Why parents do it: Anecdotally, parents who adopt this approach are also highly involved in their children's upbringing. They make the final call on extracurricular activities and course work. By running such a tight ship, they may very well see results, with children who attain the intellectual and career goals they've set out for them.
What research says: Several studies have disproven the merits of this disciplinarian approach. According to results published in the journal Developmental Psychologist in 2013, children with stereotypical "tiger parents" actually had a lower GPA than those with supportive parents, and harsh parenting leads to the worst developmental outcomes among kids.
What it is: Authoritative parenting is described as a more balanced approach to parenting in which parents "are nurturing, responsive, and supportive, yet set firm limits for their children," according to the APA.
Why parents do it: It's seen as the happy middle ground of parenting. As an authoritative parent, you're a parent first and friend second. Authoritative parents are usually firm but warm, per the APA. And although they hold high expectations, they are also quick to praise.
What research says: Over the years, authoritative parenting has been consistently associated with positive developmental outcomes, including psychosocial competence and academic achievement, according to the Journal of Child and Family Studies.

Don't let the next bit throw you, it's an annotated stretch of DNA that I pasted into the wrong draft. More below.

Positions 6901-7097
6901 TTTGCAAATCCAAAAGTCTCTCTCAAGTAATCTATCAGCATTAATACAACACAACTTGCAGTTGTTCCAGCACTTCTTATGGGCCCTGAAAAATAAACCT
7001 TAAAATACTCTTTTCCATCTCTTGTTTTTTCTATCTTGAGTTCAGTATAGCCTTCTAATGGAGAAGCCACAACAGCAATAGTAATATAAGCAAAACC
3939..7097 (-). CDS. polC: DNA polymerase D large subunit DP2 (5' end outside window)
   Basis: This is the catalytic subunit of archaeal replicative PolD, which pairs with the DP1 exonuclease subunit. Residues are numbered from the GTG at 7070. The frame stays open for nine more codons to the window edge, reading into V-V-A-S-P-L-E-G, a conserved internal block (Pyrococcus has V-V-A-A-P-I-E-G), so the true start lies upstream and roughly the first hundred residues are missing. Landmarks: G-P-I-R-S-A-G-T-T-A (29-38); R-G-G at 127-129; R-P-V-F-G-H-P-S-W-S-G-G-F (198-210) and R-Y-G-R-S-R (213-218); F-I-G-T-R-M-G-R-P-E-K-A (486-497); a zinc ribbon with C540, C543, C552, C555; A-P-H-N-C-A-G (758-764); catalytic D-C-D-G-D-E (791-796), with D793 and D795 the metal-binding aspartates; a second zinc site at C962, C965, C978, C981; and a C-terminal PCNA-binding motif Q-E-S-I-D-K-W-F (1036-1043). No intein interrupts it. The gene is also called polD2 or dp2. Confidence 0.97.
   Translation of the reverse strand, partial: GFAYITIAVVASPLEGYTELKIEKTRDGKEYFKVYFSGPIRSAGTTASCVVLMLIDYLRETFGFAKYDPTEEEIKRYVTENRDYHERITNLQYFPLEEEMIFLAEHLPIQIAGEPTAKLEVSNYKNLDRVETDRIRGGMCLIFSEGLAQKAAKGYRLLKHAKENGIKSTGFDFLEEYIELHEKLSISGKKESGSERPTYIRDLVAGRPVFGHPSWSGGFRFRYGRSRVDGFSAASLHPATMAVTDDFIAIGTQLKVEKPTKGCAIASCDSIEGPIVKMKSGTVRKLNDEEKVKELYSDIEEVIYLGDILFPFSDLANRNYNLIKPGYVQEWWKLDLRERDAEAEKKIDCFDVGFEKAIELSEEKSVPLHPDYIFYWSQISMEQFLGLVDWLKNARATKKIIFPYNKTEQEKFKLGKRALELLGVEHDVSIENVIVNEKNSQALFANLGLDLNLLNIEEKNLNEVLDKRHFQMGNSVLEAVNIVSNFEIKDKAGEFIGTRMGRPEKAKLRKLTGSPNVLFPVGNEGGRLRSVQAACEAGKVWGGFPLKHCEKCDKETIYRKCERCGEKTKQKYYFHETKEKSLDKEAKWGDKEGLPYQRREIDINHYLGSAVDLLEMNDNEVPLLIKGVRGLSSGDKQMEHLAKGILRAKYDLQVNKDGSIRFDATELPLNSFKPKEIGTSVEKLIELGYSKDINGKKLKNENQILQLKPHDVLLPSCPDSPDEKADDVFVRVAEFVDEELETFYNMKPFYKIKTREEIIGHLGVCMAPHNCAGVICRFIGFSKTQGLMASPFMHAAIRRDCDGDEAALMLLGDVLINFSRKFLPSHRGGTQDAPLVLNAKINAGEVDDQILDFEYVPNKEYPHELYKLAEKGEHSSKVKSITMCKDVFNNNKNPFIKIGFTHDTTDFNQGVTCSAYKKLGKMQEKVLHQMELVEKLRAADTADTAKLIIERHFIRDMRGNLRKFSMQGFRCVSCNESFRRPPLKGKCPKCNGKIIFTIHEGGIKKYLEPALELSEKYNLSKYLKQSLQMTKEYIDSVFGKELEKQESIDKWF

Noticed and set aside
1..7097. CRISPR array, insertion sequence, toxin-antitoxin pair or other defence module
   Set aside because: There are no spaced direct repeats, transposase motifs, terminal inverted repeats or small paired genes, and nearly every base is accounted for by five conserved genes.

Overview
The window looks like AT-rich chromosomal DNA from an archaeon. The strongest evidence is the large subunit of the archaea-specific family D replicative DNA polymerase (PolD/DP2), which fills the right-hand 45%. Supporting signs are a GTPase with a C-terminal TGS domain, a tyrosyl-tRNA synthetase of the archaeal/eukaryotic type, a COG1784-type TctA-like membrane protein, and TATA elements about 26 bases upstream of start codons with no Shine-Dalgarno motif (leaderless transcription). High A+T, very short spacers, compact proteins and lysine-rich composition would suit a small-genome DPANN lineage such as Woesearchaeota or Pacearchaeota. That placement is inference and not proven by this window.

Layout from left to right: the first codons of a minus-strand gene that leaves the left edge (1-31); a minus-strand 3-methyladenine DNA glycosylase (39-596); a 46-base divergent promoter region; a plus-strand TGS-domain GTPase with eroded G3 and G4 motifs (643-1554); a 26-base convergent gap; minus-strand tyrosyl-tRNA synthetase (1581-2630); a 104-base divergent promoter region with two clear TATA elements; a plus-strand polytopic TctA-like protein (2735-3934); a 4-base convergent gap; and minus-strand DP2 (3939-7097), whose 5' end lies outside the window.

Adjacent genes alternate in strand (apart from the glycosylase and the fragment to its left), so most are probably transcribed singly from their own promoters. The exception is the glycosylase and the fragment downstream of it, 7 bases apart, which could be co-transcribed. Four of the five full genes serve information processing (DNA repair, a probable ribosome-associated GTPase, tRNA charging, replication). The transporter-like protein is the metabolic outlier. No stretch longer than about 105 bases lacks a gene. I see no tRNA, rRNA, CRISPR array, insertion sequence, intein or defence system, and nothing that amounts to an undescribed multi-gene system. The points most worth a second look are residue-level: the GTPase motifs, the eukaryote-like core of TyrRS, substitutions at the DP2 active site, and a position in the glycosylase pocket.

What it is: Dr. Kenneth Ginsburg, a well-known physician with a focus on adolescent development, trademarked this term in his research-backed book "Raising Kids to Thrive" and called on parents to be metaphorical lighthouses for their children, visible from the shoreline as a stable light amid an ever-changing tide. In comparison to the other different parenting styles, for lighthouse parents, it's all about knowing when to let kids ride the waves and when to help them before they crash into the rocks.
Why parents do it: This style is similar to hands-off free-range parenting, yet many parents prefer it because it offers more of a healthy balance of independence with dependence and protection with trust. It's ideal for parents who want to be available for guidance but have no interest in steering the boat.